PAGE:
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Sky Theater lights up the minds of curious astronomers

Sky Theater lights up the minds of curious astronomers

Denton, Texas The Sky Theater Planetarium at UNT is a 100 seat theater with a 40-foot domed screen that accurately renders the night sky through a full-color, HD projection system. The theater features weekly shows that present a variety of content. Photo Credit: David Urbanik

Sky Theater lights up the minds of curious astronomers
July 24
18:12 2017

For thousands of years, people have stared up at the night sky and assigned patterns to the stars. Creatures and characters from ancient cultures all over the world, including the mythological Greek and Roman gods, have shown through the darkness to light up the imaginations of anyone willing to look up.

In modern times, it’s possible to study these celestial bodies at any time of day under the expert guidance of trained astronomers and the use of planetariums, which are unique auditorium-like theaters that project the stars and other video content onto large domed screens above an audience.

UNT is home to one of these theaters.

Tucked away in the Environmental Education, Science & Technology building located at the northwest corner of UNT campus is the Sky Theater, a 100-seat, 40-foot theater which showcases a full-color, HD projection system. The Sky Theater features regular weekly shows that present a variety of content that rotates on a monthly basis.

“Our Sky Theater is like attending a movie theater of steroids,” planetarium director Ronald Diiulio said. “The screen and sound are all around you.”

Planetariums like the Sky Theater allow for the night sky to be simulated for astronomy education and entertainment purposes. Classes are held in the theater, and the planetarium also hosts a variety of school field trips.

While planetariums can be compared to traditional theater screens, planetarium manager Ryan Bennett said UNT’s planetarium is anything but ordinary.

“This creates an immersive experience all around you, rather than just in front of you like a traditional theater,” Bennett said. “In addition to having software that lets you travel through the universe and observe celestial motions, the projection system allows for the viewing of any 360-degree video which opens up a very wide range of immersive entertainment options which doesn’t necessarily have to just involve astronomy.”

There are hundreds of digital dome theaters throughout the United States, and with each planetarium comes an array of features specific to that location.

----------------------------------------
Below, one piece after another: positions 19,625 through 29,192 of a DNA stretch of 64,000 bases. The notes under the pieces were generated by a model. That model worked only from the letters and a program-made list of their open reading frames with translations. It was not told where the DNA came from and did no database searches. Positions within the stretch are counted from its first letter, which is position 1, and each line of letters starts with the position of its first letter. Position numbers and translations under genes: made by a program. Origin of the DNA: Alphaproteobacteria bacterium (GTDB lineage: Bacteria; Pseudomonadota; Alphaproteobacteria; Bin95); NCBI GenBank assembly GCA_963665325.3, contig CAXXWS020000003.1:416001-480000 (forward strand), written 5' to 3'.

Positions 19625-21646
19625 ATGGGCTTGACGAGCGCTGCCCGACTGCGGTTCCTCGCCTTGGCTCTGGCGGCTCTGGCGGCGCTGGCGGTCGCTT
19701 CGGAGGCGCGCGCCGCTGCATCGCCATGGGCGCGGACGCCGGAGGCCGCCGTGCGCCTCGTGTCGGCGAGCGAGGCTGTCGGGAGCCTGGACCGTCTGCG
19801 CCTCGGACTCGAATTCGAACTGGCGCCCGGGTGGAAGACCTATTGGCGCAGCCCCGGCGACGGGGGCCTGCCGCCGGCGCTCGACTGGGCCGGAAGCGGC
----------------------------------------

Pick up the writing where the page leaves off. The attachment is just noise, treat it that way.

One aspect of the Sky Theater that makes it unique from other planetariums is the fact that some of the content shown during the shows is produced in house by the astronomers at the college.

“I would say that it is about half and half,” Diiulio said. “Some of the programs are leased or purchased, and the other half are produced in house, including script, visuals, narrators and music and special effects.”

The programs shown at the Sky Theater are meant to appeal to an audience of all ages by including various interactive presentations from the astronomers.

“Most of the programs are astronomy based and are geared towards all ages,” Bennett said. “Every show also has a night sky talk at the end where we bring up what the sky will look like that evening and show where you can find different constellations and astronomical objects.”

The theater is also available to be reserved for private parties and special occasions.

“The main difference between a private and public show is that private groups get to pick what show they want to watch and we tend to do a little more questions and answers with our private audiences,” Bennett said. “More recently we have also rented the facility to people interested in using it for their own shows such as the Pink Floyd laser show we did last spring.”

The theater is popular with local residents.

Denton residents Ronnie and Diane Allen, who brought their grandchildren to see the show, appreciate having a full-size planetarium close to home. The other planetariums in the area are around Dallas, so the Allen’s use the Sky Theater to help teach their grandchildren about the world around them.

“Rather than having to go all the way to the planetarium at the science museum in Fort Worth, it is nice to have something like this close by,” Diane said. “It’s a great educational activity we can do with the kids, especially for our grandchildren who are already interested in space.”

The Sky Theater holds three showings at noon, 2 p.m. and 8 p.m. every Saturday. Admission prices range from $3 to $5 with the entire program usually lasting about an hour.

Featured Image: The Sky Theater Planetarium at UNT is a 100-seat theater with a 40-foot domed screen that accurately renders the night sky through a full-color, HD projection system. The theater features weekly shows that present a variety of content. David Urbanik

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David Urbanik

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